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Epidemiology and Pathology

The adult Anisakis spp. inhabits the stomachs of sea mammals, such as small whales, dolphins and seals, and passes eggs with feces into the oceans. Larvae hatch and are ingested by tiny crustaceans, which become infected and are in turn eaten by fish and squid. The larvae mature in the viscera and muscles of the fish until reaching an infective stage. The infected fish are then eaten by marine mammals to complete the life cycle. Humans are accidental hosts and larvae do not multiply or develop into adult worms in humans. The larval stage is found in a wide variety of fish, of which herring, cod and the Alaskan pollack are the most significant for human infection because they are the most frequently eaten raw. However, larvae are also found in haddock, mackerel, pike, bonita, squid, cuttlefish, Pacific red snapper and salmon. Pseudoterranova decipiens has a similar life cycle, with seals and cod being the usual hosts for this parasite, which can also infect humans.

Human infections are all due to ingestion of the larvae, which are thread-like, 1.5 to 2.5 cm long and 1 mm in diameter. Following ingestion, larvae may migrate retrograde up the esophagus where they may cause tingling in the throat, inducing coughing and expectoration. Larvae can also pass through the gastrointestinal tract and be excreted in the feces. However, in most infections the larvae will attach to the mucosa of the stomach (Fig. 11.1) or small bowel, which are the most common sites of infection, although lesions have rarely been found in the colon and rectum. Macroscopically, a larva may occasionally be recognized with its anterior end embedded in the mucosa (Fig. 11.2). If the immature worms become invasive, they may penetrate the gastric or intestinal mucosa and cause a localized intramural inflammatory mass (an eosinophilic phlegmon), or they may occasionally migrate to such sites as the omentum, mesentery, pancreas, liver and lung. Penetration of the wall of the ileum can occasionally occur, with resulting peritoneal irritation and fluid.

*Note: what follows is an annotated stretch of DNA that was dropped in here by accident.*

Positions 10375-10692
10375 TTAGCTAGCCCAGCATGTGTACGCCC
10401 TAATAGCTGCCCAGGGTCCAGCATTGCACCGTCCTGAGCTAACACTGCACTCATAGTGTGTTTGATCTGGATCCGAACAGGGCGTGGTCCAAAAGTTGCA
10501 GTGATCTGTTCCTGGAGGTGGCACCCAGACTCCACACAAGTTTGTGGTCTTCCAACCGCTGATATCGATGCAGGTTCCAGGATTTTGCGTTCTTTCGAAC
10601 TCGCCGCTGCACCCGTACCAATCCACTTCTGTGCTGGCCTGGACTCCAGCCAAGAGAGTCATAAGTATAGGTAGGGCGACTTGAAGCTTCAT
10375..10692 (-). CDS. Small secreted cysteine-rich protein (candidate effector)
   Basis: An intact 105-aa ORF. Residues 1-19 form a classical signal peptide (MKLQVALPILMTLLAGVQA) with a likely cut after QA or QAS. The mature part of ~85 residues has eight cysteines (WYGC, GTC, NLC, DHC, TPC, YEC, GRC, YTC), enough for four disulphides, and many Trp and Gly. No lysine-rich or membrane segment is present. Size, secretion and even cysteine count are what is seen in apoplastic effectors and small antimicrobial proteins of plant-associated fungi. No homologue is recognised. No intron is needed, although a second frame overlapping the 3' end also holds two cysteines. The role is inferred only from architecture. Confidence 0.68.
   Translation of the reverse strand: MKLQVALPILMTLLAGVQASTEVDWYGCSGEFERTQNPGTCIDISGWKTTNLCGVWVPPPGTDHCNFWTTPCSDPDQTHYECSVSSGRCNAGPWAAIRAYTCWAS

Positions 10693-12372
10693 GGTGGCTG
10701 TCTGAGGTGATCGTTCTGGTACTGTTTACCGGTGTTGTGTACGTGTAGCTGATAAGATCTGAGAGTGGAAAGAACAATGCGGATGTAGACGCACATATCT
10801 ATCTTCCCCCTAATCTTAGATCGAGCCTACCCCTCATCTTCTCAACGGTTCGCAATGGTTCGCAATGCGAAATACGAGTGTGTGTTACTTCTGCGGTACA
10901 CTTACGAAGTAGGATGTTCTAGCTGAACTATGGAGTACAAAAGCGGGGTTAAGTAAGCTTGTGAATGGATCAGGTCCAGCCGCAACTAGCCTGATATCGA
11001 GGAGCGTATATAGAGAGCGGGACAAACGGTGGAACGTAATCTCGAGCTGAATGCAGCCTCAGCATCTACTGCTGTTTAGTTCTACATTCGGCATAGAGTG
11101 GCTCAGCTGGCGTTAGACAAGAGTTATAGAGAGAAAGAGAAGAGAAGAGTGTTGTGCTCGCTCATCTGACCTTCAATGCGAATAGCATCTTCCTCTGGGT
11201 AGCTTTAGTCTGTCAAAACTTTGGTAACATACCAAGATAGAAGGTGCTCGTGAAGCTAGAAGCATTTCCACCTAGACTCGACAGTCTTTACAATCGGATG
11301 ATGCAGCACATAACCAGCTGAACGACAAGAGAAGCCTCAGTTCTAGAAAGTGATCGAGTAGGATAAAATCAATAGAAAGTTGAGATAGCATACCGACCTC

Fig. 11.1 Scanning electron micrograph of an Anisakis larva penetrating the gastric mucosa in vitro. (Reprinted with permission from J Parasitol 76:626, 1990 and from D.H. Connor and F.W. Chandler (eds): Pathology of Infectious Diseases, 1997).


Fig. 11.2 (A) Endoscopic view of a live Anisakis, the head of which is still attached to the gastric mucosa (arrow) of a Japanese patient. (B) The worm is being withdrawn from the stomach by forceps. (Courtesy of Dr. Yoshihiro Hiramatsu, Tokyo, Japan).

The pathogenesis of anisakiasis is governed by the immunological reaction of the host to metabolic products secreted or excreted by the worms and to larval antigens as the parasite degenerates. The infected region of gut feels edematous, and is indurated, congested and covered by a fibrinous exudate. The regional lymph nodes are enlarged and feel rubbery. The gastric mucosa is covered with small petechial hemorrhages and ulcers and is indurated where the parasite has penetrated; the folds are swollen, granular and reddened.

Histologically there is submucosal necrosis, often containing sections of the parasite, and a marked eosinophilic reaction in the tissue around the site of perforation, far more than would be expected if it were due merely to the burrowing of the parasite. This suggests that the local lesion is probably a specific reaction to the parasite occurring in a presensitized host. There is edema in the tissue surrounding the larva, especially in the submucosa, and a massive cellular reaction, particularly eosinophilic, but also containing neutrophils and lymphocytes and often acidophilic and amorphous material (Splendore-Hoeppli substance). The inflammatory and eosinophilic reaction is more marked in intestinal than in gastric anisakiasis. In the more chronic infections, the reaction becomes granulomatous with some eosinophils present.

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